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We have several pieces of code at Tetrane that associate data to enumeration values, only relevant for ad-hoc evaluations. A simple example is to match a string to the different enum values, for example for representing CPU registers:

enum Registers {
    EAX = 0,
    EBX,
    // ...
};

const std::pair<Registers, std::string> descriptions[] = {
    { Registers::EAX, "EAX" },
    { Registers::EBX, "EBX" },
    // ...
};

Now, because Registers can be "extended" with more values in the future, the problem of detecting that descriptions lacks data when new enum values are added arises. We want to detect this at compile-time, but descriptions is only a sample: we have several arrays like that spread in sources.

It is not possible to count the number of items in Registers. A common technique is to have a last enum value that stands as the count, given that all items have consecutive integral items:

enum Registers {
    EAX = 0, EBX, //...
    Count
}

That way, we can fail at compile-time if the number of items in descriptions differs from Registers::Count:

enum Registers {
    EAX = 0, EBX, ECX, // one more
    Count
}

// Provides the number of items in an array at compile-time.
template <typename Type, std::size_t Count>
constexpr std::size_t countOf(Type (&)[Count]) {
    return Count;
}

static_assert(
    countOf(descriptions) == Registers::Count,
    "descriptions and Registers don't have the same number of values");

Now, that's cool that we can detect this upon compilation. However, it would be even better to dump the number of elements in both descriptions and Registers! But that's not possible in a static_assert as it only accepts string literals for the description. If the assertion above failed, we would get:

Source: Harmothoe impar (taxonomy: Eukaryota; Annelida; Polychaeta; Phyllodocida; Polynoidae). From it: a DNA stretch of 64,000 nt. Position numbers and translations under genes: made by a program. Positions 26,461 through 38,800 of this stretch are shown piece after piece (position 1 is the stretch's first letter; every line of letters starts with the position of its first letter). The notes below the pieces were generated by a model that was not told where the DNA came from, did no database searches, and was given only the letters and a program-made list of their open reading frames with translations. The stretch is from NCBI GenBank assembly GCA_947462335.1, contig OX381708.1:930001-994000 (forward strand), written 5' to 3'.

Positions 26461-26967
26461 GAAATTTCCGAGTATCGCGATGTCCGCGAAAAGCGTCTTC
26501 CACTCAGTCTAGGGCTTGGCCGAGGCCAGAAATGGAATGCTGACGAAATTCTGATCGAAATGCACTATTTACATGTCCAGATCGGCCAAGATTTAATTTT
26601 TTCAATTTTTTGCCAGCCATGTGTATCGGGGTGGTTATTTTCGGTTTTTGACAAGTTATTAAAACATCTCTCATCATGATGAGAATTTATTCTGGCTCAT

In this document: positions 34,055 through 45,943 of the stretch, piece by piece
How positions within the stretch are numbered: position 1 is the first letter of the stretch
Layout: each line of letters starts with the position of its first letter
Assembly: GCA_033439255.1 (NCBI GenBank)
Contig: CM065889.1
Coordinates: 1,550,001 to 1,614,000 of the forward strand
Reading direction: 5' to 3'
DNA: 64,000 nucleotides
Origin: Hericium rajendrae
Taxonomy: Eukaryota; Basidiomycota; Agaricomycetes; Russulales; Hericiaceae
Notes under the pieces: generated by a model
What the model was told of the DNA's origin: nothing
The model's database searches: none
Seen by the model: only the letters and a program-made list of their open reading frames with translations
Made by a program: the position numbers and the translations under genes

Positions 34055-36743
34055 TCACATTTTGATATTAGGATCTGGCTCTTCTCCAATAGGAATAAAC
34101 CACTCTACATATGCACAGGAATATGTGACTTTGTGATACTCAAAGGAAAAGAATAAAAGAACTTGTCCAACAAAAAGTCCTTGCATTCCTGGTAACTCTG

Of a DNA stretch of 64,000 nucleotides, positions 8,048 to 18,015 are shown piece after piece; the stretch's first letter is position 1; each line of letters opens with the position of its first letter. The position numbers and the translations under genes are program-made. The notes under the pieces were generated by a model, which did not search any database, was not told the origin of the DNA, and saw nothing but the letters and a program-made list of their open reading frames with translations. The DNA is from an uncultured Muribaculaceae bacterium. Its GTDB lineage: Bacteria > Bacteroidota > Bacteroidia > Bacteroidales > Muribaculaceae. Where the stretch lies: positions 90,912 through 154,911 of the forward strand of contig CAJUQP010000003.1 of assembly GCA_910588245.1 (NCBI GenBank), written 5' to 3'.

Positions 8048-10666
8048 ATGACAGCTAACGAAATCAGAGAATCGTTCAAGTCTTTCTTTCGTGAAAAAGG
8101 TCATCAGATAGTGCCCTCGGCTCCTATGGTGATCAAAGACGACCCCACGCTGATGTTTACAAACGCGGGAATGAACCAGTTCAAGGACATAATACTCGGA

error: static assertion failed: descriptions and Registers don't have the same number of values

We can rely on a trick by triggering a warning in GCC which does print the values when the comparison fails. The idea is to provoke an overflow that is detected by GCC; we enable this using SFINAE:

template <int N> struct TriggerOverflowWarning {
    static constexpr char value() {  return N + 256; }
};

template <int N, int M, typename Enable = void>
struct CheckEqualityWithWarning: std::true_type {};

template <int N, int M>
struct CheckEqualityWithWarning<N, M, typename std::enable_if<N != M>::type> {
    static constexpr bool value = (TriggerOverflowWarning<N>::value()
        == TriggerOverflowWarning<M>::value());
};

static_assert(
    CheckEqualityWithWarning<countOf(descriptions), Registers::Count>::value,
    "descriptions misses values from Registers");

Here is the output:

In instantiation of ‘static constexpr char TriggerOverflowWarning::value() \
    [with int N = 3]’:
  required from ‘constexpr const bool CheckEqualityWithWarning<2, 3>::value’
  required from here
warning: overflow in implicit constant conversion [-Woverflow]
In instantiation of ‘static constexpr char TriggerOverflowWarning::value() \
    [with int N = 2]’:
  required from ‘constexpr const bool CheckEqualityWithWarning<2, 3>::value’
  required from here
warning: overflow in implicit constant conversion [-Woverflow]
In function ‘int main()’:
error: static assertion failed: descriptions misses values from Registers

The output is several lines long, and it is arguably not very elegant, but it is undoubtedly faster to diagnose this error since it provides more precise information regarding what's wrong. Otherwise you would have to (manually) count the number of values in both the enum and the array, to detect how many values descriptions is missing (or perharps it contains too many pairs!). And I am too lazy spending time doing this kind of tasks: it's boring and error-prone. After all, programming is all about automation.


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